Maramec Spring Park will soon become a haven for monarch butterflies, bees, and other pollinators in decline, as nearly 150 acres of parkland are transformed into a massive pollinator habitat, thanks, in part, to a $20,000 grant announced today.
The grant was made by The New York Community Trust through The James Foundation and will support a planning partnership with the Xerces Society for Invertebrate Conservation to determine how best to convert former hayfields and other parcels at the park into habitat for migratory monarch butterflies and other threatened species.
The Eastern monarch population has decreased by between 60 to 90 percent since the mid-1990s. The butterfly depends on wild milkweed, which has been decimated by changing agricultural practices and increased use of herbicides.
Experts believe that creating new habitat along the butterfly’s migratory pathways is critical to the future health of the population.
“It’s really exciting to be able to convert these fields into something that will help pollinators and monarchs,” said Wesley Swee, assistant regional manager for The James Foundation, which manages Maramec Spring Park. “This project is going to add a whole new dimension to the park.”
Today’s announcement, which coincides with National Pollinator Week, kick starts what is expected to be a three-year effort to transform large swaths of the park into a blossoming pollinator paradise.
Monarchs are the only butterfly species to migrate annually in North America; their multigenerational migration spans from Canada to Mexico. Maramec Spring Park is located along one of the main migratory pathways monarchs use to fly north and south every year, making it generally well-suited for monarch conservation efforts.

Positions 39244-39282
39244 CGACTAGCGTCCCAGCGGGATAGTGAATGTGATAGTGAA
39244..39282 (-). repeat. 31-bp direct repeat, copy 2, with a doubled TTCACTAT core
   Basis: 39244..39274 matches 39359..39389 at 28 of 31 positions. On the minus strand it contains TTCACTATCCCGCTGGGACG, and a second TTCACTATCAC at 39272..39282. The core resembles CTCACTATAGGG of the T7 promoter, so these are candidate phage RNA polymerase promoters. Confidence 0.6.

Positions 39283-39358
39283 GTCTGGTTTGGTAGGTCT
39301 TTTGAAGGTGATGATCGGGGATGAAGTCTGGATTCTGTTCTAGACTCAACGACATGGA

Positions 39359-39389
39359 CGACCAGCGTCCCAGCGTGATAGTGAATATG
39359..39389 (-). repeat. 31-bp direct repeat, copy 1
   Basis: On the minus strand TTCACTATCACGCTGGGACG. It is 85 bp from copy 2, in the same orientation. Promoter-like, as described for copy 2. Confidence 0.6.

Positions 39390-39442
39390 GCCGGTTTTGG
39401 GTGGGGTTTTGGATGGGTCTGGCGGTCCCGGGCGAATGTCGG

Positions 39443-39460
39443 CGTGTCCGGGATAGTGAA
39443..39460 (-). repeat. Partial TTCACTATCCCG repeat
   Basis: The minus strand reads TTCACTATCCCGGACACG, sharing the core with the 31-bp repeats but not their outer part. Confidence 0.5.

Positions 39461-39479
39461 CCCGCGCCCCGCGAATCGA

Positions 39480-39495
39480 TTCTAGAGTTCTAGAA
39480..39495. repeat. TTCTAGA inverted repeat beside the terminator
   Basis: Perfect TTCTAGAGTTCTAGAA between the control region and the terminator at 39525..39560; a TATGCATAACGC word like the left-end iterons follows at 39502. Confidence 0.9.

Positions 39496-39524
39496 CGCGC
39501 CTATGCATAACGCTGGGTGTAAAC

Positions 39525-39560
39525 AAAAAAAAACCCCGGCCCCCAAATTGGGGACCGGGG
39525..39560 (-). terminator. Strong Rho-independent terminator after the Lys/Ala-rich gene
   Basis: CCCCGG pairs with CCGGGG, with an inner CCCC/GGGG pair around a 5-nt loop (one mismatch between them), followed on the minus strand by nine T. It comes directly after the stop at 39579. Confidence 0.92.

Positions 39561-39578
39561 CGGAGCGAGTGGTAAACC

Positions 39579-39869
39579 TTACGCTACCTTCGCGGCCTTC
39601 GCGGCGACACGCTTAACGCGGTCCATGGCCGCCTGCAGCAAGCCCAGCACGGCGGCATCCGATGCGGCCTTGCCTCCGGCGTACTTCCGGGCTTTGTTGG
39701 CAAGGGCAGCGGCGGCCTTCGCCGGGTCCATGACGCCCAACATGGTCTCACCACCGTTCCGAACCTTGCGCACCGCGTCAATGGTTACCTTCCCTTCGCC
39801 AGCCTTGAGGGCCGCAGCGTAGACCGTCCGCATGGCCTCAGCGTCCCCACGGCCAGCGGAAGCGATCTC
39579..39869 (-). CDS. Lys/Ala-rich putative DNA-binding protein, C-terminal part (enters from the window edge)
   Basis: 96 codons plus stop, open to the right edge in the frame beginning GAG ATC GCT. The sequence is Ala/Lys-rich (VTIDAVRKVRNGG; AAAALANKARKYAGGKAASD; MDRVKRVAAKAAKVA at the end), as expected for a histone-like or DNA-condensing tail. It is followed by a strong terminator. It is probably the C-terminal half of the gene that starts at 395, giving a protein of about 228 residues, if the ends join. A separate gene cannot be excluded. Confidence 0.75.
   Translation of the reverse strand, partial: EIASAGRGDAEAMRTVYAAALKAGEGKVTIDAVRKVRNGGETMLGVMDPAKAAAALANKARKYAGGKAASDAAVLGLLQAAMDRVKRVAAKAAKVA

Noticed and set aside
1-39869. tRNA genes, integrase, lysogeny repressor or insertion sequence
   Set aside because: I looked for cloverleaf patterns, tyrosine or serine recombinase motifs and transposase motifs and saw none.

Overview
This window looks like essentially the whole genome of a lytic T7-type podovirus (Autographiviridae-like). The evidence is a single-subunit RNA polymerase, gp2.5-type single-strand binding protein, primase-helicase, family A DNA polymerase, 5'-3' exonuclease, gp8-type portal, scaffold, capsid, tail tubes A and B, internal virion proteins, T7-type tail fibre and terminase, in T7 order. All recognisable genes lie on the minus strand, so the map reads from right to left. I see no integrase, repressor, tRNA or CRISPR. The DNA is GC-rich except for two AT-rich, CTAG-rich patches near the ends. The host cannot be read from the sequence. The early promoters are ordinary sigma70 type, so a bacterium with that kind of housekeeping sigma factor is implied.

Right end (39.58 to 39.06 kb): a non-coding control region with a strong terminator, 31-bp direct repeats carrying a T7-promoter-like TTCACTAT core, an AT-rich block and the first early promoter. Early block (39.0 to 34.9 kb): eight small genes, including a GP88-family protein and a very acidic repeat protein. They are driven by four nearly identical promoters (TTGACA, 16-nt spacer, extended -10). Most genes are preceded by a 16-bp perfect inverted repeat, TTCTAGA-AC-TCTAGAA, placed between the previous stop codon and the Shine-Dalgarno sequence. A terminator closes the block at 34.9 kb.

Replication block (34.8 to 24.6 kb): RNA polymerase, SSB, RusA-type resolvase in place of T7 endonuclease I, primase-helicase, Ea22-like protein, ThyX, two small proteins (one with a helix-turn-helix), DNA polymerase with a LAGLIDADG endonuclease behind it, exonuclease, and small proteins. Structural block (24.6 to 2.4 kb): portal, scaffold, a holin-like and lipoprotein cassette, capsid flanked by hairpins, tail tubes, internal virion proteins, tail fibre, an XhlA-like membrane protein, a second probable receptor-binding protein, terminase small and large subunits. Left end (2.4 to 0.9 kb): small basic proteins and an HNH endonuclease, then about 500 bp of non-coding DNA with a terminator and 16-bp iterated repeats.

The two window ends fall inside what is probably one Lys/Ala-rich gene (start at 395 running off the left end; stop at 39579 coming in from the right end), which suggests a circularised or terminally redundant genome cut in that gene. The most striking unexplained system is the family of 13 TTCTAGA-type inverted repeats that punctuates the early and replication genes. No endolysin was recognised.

The Park is also on the edge of the monarch spring breeding territory essential to their northward migration. As a result, the Park could play double duty in supporting the life cycle of North America’s migratory monarch butterflies, while also providing healthy habitat for dozens of other pollinator species, including the endangered Rusty Patched Bumble Bee.
The Xerces Society for Invertebrate Conservation will provide technical assistance and planning support for the effort. Established in 1971, it focuses on pollinator conservation, pesticide reduction, endangered species, and aquatic systems through applied research, advocacy, education and policy changes. Since 2008, Xerces has restored or protected 692,000 acres of pollinator habitat on U.S. farmlands.
“Maramec Spring Park is a beautiful place with so much to offer for pollinator and monarch conservation both in terms of habitat and outreach,” agronomist native plant materials specialist with The Xerces Society, Stephanie Frischie, said. “The current habitat of existing woodlands, native wildflowers, and pollinator gardens will be greatly multiplied by the conversion of the hayfields and addition of educational trails.”
Once the pollinator is established, Maramec Spring Park staff will create trails making it accessible for hikes and interpretive programs. In time, officials say they hope it will become a model for other large-scale efforts to create pollinator habitats in Missouri.
“Ultimately, we see this as a way to help a species in decline and to help expand understanding about the importance of monarchs and other pollinators,” Swee said.
About Maramec Spring Park
Maramec Spring Park is a privately owned park owned and operated by The James Foundation. The park is home to Missouri’s fifth-largest natural spring and contains 1,860 acres of forest and fields. Its 200-acre public-use area includes a cafe, store, camping, wildlife viewing, fish feeding, picnicking, shelters, playgrounds, and fishing. For more information, visit us at www.maramecspringpark.com.